UK defends Rwanda migrant deportation policy
The UK government on Tuesday defended its controversial policy to send asylum seekers to Rwanda, even as the entire senior leadership of the Church of England branded it shameful and immoral.
Foreign Secretary Liz Truss insisted the first flight to Kigali, believed to be operated by Spanish charter firm Privilege Style, would take off, no matter how many people were on board.
“We’re expecting to send the flight later today,” Truss told Sky News but said she was unable to confirm the numbers due to be on board.
Truss said the policy, which the UN refugee agency has criticised as “all wrong”, was vital to break up human-trafficking gangs exploiting vulnerable migrants.
British media said some 260 people attempting the crossing in small boats were brought ashore at the Channel port of Dover by 1200 GMT on Tuesday.
– ‘Shames Britain’ –
“They (migrants) are the vulnerable that the Old Testament calls us to value,” Archbishop of Canterbury Justin Welby and Archbishop of York Stephen Cottrell wrote in a letter to The Times.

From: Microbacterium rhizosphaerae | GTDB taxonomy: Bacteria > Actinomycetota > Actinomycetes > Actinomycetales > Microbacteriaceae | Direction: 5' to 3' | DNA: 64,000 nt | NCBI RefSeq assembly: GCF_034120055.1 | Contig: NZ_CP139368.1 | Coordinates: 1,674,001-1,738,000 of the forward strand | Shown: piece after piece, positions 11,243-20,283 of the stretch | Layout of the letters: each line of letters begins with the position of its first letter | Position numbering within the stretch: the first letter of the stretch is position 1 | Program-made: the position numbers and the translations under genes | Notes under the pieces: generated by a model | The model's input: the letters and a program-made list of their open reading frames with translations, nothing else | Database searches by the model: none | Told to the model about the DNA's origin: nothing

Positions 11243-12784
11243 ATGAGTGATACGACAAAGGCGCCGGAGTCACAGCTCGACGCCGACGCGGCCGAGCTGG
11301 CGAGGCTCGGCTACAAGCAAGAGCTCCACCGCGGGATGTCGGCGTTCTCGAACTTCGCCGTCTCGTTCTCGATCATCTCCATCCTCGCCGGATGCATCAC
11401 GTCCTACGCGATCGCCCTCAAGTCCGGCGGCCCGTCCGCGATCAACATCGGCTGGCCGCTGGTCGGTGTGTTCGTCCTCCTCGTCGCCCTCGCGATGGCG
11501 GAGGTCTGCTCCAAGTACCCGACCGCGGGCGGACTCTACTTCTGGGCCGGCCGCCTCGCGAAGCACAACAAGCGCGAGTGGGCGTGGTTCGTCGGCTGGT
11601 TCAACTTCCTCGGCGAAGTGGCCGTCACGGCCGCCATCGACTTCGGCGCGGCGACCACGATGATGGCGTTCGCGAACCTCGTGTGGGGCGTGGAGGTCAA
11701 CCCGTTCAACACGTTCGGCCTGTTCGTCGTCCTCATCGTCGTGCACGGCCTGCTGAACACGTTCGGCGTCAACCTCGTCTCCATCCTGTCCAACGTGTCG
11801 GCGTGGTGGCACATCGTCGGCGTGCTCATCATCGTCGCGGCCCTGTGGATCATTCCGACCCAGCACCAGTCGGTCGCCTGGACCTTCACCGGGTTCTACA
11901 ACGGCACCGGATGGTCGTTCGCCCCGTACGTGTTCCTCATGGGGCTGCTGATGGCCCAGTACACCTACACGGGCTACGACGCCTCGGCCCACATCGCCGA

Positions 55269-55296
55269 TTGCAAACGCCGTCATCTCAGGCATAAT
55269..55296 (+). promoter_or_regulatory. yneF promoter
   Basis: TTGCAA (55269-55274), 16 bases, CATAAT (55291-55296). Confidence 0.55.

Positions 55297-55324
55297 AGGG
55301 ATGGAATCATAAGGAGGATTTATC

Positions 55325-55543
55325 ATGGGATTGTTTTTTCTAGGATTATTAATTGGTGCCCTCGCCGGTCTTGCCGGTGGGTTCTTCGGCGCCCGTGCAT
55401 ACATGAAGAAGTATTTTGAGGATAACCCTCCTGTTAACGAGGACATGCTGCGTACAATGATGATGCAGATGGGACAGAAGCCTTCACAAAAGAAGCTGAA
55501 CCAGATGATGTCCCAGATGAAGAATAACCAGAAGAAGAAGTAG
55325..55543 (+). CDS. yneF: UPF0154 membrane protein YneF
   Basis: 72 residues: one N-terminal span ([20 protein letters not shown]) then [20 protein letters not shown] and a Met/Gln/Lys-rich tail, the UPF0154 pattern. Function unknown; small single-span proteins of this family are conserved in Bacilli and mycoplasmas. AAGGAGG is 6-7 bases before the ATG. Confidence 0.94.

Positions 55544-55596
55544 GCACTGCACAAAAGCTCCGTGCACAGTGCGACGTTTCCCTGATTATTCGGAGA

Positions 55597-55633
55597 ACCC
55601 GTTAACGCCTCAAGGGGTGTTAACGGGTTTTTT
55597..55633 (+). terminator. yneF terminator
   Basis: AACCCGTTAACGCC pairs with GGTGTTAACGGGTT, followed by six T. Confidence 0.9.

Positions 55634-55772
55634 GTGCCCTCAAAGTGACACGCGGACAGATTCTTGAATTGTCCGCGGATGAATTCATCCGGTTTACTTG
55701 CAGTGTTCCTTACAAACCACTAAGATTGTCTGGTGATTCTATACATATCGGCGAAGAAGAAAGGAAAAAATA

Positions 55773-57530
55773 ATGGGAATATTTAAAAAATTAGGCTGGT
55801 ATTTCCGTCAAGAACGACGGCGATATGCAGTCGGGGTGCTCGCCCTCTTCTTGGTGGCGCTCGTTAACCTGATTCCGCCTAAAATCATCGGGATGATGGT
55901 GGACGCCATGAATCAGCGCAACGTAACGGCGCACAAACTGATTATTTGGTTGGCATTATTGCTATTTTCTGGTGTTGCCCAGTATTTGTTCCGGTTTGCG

It was reported last weekend that Queen Elizabeth II’s heir, Prince Charles, had privately described the government’s plan as “appalling”.
“Our policy is completely legal. It’s completely moral,” she added, accusing critics of having no alternative plan.
“We don’t think it is immoral to offer a home to people,” she told a news conference.
The prime minister accused opponents of “undermining everything that we’re trying to do to support safe and legal routes for people to come to the UK” and “abetting the work of criminal gangs”.
Truss said she could not put a figure on the cost of the charter flight, which has been estimated at upwards of £250,000 ($303,000).
In the Channel port of Calais, in northern France, migrants said the risk of deportation to Rwanda would not stop them trying to reach Britain.
Deported asylum seekers who make the 4,000-mile (6,500-kilometre) trip to Kigali will be put up in the Hope Hostel, which was built in 2014 to give refuge to orphans from the 1994 genocide of around 800,000 mainly ethnic Tutsis.
“This is not a prison. It’s a home like our home,” Bakina told AFP. “In a hotel a person will be free in everything they want. When they want to go out of the hotel, it’s no problem.”
The government in Kigali has said the deportations will begin slowly and rejected criticism that Rwanda is not a safe country and that serious human rights abuses were rife.